f a i t h * i n * f i c t i o n: On Christian Fiction

f a i t h * i n * f i c t i o n

Monday, July 19, 2004

On Christian Fiction

The question has been raised—What makes a novel Christian?

You’d think this should be an easy answer, but once you start walking the path you quickly realize there aren’t enough breadcrumbs in the world to keep us from getting tangled up.
Here’s a number of ways we can approach the question:

1. Authorship - A Christian novel is any book written by an honest-to-goodness Christian. The follow-up question to that, of course, is how do we know if an author is Christian? Ummm…their socks?

2. Message - A Christian book is one that portrays Jesus as savior and Lord. What do we do with a book like, say, Passion of Reverend Nash which appears to do that but is written by a Jewish woman without much intention of evangelizing.

3. Publisher - Bethany House, Tyndale, WestBow, WaterBrook. Pick your poison. But then there’s the nagging problem of Penguin publishing Jan Karon and Tim LaHaye jumping to Doubleday.

4. Retail - Just look where it’s sold. Except Wal-Mart now is the largest retailer of Christian books in the world and last time I checked that wasn’t a Christian bookstore.

5. Big Heads on Covers - Here. Here. Here. Here. Here.  Or big fire fighter heads on covers even... here, here, here.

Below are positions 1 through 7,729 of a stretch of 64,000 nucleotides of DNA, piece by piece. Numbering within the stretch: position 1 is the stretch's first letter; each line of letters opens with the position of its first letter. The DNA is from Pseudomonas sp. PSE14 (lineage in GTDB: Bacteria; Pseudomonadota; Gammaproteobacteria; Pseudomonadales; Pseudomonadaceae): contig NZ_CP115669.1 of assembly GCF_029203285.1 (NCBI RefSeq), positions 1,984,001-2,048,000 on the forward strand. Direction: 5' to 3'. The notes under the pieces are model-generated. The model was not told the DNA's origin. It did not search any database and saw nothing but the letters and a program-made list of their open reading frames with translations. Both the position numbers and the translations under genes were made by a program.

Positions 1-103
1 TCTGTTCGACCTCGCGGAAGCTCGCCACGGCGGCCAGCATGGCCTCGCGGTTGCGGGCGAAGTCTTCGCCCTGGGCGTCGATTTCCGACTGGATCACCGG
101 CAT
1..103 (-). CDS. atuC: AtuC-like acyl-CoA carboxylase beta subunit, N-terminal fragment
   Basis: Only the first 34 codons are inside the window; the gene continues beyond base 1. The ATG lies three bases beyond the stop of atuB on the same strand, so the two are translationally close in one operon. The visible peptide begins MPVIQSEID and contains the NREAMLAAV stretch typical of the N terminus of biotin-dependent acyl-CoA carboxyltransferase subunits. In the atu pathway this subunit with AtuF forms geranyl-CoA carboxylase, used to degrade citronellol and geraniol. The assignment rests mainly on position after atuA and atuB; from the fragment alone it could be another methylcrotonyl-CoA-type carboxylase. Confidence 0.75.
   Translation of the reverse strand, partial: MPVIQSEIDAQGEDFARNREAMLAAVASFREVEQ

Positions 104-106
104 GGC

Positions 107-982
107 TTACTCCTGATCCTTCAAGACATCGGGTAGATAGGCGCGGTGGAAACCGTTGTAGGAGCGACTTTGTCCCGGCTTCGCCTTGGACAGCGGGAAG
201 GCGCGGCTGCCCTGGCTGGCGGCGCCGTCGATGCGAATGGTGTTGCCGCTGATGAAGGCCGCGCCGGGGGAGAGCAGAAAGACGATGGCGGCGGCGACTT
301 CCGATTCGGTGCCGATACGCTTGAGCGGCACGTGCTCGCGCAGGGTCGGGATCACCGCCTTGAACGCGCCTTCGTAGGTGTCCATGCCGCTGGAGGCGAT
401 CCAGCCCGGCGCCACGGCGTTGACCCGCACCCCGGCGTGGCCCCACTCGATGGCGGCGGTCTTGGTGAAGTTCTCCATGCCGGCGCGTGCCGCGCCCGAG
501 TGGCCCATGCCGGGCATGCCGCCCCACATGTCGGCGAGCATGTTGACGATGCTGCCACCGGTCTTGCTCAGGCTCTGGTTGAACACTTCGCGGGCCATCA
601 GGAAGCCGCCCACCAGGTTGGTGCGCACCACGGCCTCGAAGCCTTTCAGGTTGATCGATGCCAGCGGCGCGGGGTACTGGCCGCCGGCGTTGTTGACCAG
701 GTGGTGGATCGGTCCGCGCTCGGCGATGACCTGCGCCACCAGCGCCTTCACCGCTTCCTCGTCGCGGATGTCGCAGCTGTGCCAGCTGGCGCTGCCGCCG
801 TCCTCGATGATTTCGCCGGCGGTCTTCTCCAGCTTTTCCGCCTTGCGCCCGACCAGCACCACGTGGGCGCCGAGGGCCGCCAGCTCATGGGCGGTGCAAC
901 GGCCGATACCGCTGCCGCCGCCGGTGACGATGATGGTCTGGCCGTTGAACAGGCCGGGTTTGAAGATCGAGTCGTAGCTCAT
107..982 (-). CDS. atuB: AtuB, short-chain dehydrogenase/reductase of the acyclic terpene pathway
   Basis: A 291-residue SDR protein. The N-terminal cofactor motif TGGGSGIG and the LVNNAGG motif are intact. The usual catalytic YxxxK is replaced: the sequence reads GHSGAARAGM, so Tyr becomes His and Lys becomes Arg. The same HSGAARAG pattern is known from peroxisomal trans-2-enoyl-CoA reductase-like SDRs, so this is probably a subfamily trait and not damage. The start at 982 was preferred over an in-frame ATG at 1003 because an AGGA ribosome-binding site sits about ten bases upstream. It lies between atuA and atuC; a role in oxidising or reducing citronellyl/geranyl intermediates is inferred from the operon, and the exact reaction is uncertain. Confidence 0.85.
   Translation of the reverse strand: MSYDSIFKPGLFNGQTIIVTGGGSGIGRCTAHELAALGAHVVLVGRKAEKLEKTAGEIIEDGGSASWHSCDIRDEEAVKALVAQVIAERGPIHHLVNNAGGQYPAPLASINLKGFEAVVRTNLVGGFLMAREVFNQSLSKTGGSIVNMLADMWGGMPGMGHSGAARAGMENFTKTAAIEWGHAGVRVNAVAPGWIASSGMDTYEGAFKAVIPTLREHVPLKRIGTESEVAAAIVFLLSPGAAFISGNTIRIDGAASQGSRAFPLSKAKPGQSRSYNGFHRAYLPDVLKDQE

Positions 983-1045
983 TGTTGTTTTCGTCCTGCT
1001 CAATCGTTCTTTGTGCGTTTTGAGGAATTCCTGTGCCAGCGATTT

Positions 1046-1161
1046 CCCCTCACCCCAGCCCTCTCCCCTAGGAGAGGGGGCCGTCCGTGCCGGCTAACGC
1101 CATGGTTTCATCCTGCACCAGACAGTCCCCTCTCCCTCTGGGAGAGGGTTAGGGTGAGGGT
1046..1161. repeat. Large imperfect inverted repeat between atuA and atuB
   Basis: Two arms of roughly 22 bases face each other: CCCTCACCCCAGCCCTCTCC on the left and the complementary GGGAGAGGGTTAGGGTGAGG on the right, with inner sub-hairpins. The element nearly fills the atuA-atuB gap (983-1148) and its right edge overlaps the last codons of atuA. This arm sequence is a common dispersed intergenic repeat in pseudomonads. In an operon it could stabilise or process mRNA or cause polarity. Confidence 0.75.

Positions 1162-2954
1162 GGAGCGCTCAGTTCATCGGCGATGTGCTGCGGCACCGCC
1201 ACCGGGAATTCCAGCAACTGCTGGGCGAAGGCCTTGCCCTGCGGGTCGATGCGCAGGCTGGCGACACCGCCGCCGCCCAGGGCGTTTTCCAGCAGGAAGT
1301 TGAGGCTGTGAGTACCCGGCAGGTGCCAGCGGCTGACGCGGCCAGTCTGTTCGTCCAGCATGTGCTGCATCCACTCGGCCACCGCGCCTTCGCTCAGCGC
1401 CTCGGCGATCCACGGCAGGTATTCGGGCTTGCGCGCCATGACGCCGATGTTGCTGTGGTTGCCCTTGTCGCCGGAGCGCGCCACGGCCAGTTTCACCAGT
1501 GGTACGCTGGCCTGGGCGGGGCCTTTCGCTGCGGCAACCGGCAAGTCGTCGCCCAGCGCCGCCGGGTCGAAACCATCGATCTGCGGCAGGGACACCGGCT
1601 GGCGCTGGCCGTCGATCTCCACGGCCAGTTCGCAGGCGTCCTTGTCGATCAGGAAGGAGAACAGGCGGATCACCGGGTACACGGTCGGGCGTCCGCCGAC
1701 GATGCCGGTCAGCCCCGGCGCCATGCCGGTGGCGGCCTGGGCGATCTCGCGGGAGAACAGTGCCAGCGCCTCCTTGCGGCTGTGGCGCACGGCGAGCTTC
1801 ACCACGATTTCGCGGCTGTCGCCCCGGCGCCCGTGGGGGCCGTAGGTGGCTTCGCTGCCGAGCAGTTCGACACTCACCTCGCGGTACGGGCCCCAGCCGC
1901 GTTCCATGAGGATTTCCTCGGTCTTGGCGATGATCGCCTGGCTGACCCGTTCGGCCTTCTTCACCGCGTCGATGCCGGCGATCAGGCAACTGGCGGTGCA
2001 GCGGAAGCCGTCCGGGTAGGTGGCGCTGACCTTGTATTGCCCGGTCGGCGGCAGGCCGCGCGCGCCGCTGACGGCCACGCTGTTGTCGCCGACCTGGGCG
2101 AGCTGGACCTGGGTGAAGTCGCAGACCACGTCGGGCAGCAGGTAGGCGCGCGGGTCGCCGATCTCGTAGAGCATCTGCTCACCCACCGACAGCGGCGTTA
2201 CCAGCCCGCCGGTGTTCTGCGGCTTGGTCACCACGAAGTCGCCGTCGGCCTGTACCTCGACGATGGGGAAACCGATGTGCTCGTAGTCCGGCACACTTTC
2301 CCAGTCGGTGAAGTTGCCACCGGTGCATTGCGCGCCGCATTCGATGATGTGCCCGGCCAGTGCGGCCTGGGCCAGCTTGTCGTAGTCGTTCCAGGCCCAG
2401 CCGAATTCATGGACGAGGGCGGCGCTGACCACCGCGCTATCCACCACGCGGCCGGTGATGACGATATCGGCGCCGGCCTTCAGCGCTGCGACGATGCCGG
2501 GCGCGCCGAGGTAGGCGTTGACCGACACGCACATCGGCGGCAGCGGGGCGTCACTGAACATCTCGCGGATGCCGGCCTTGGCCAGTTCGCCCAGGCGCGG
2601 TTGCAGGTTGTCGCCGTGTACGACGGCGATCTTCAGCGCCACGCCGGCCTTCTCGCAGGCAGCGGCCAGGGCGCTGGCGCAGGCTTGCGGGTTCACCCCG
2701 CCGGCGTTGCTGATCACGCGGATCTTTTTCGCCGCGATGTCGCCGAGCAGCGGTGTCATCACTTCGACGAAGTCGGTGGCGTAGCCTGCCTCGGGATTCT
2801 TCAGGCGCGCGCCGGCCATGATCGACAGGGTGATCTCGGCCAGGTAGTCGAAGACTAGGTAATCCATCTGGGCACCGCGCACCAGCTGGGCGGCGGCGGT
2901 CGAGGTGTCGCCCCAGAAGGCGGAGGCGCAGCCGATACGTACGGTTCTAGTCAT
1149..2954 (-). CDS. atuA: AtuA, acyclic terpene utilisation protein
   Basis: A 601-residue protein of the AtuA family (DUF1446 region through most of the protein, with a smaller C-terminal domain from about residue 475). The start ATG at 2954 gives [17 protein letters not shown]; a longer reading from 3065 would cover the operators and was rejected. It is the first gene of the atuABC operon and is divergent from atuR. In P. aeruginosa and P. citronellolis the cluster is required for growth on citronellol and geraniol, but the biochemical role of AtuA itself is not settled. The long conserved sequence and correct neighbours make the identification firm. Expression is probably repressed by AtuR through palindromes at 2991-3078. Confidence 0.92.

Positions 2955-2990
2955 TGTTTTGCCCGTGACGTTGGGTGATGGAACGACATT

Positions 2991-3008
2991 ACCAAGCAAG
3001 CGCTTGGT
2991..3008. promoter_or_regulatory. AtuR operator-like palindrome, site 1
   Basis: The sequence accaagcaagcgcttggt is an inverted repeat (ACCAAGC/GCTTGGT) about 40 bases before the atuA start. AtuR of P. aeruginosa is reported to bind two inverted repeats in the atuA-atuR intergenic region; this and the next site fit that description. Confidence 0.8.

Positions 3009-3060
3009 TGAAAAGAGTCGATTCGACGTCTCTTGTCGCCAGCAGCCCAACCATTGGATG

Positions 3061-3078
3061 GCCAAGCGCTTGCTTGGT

6. Reader Response - Probably the best answer, but impossible to gauge.

The answer, like I said, is complicated. And it depends who you ask and in what context. As I mentioned a long, long, long, long time ago the words we use in the discussion are pretty useless. Christian fiction has been appropriated to mean, more exclusively, CBA fiction. There are writers like Ron Hansen and Annie Dillard and Frederick Buechner dispensing doing very different things from what we’d find on Christian bookstore shelves and yet they often fulfill answers 1 and 2. (And Hansen’s Mariette at least has the big head thing going for him.)

I think the answer to this question is like the answer to a lot of questions surrounding this crazy little thing called faith—it’s depends on how restrictive your gate is.

But that’s your own personal answer. The complicated part is when we start looking at how companies define “Christian” fiction. We’ll get into that tomorrow.